Tuesday, July 02, 2024

Why do people feel bad about the economy?

A question that many pundits have been asking is: Why does the general public seem to feel bad about the current economy, when many traditional indictors suggest it is doing okay? Here is a hypothesis: People are comparing things to 2021, the first year of the Biden administration, when things looked much better for them.

Consider real disposable income per capita. In the latest reading, for May 2024, it was $50,491. For the year 2021, the figure was $51,567. That is, average income is down about 2 percent over this period. By contrast, average income grew by more than 3 percent per year from 2017 to 2021.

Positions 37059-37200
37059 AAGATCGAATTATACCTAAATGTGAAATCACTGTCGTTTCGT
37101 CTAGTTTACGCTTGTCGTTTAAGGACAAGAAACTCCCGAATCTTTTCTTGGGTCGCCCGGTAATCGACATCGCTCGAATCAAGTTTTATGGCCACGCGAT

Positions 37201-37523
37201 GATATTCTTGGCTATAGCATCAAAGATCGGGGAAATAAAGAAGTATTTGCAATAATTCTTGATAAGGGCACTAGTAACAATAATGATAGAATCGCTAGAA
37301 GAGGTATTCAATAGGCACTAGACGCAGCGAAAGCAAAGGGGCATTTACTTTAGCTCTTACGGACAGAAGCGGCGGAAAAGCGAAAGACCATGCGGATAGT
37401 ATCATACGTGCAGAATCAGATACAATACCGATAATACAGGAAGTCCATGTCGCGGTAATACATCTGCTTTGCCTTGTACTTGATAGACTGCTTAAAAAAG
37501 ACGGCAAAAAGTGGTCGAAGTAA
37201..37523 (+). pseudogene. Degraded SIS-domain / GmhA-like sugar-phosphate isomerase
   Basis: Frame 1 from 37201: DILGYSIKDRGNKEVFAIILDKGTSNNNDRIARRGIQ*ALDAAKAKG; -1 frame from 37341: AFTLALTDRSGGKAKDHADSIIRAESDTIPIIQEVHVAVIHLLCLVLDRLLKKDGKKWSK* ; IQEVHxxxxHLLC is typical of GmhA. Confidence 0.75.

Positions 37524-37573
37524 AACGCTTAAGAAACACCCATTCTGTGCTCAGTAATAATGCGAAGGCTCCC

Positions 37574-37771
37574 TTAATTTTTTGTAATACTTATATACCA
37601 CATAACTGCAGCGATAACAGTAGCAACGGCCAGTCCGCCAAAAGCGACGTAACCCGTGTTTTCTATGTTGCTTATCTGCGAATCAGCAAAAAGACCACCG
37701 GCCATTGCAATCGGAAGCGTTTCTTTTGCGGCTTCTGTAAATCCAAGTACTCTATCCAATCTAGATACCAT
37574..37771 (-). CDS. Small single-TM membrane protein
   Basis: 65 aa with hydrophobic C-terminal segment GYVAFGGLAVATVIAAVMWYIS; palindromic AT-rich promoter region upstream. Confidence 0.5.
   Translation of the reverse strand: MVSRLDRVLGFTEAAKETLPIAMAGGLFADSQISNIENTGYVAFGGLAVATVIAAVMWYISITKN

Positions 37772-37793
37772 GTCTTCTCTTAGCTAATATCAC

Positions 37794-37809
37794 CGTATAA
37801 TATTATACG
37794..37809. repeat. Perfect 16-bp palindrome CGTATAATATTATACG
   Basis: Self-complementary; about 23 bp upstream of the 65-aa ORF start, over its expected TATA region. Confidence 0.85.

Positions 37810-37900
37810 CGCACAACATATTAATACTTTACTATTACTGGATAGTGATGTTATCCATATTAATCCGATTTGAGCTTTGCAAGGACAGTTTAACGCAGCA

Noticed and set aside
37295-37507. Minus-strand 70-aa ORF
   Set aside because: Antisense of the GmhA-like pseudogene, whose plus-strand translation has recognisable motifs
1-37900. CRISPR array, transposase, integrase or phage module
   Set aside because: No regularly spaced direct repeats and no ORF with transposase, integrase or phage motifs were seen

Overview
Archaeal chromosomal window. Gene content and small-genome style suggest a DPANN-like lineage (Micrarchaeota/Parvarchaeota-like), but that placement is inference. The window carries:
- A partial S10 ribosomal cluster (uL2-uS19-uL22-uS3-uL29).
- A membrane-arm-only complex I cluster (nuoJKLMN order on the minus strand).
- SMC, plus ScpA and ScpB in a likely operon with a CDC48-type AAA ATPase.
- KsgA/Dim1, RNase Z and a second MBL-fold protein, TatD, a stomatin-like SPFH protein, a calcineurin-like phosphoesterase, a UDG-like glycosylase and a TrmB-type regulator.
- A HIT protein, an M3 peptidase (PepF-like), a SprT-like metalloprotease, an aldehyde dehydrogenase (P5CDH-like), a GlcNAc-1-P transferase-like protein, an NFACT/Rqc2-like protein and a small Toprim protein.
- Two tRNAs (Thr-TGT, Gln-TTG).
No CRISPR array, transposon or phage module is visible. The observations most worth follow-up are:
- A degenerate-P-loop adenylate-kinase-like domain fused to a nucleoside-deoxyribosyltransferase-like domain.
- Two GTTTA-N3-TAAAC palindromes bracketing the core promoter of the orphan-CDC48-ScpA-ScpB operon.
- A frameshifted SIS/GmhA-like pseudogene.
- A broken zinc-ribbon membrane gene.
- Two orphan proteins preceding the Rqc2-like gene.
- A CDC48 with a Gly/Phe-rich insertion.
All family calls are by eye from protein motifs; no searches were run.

Similarly, consider credit card debt. From 2017 to 2021, it was up a mere 4 percent (in nominal terms). From its trough in April 2021 until now, it is up 44 percent.

To be sure, one might say that 2021 was an unusual year. Disposable income was goosed by numerous, temporary fiscal policies aimed to ease the pain of the pandemic. Covid also reduced consumers' ability to spend, so they used more of their incomes to pay off their debts. No economist expected these unusual conditions to persist. 

That is all true. But do most people take this fact into account? Maybe they think, "A few years ago, my income was higher, and my debts were lower. So, yes, I am glad the pandemic is over, but my finances are worse."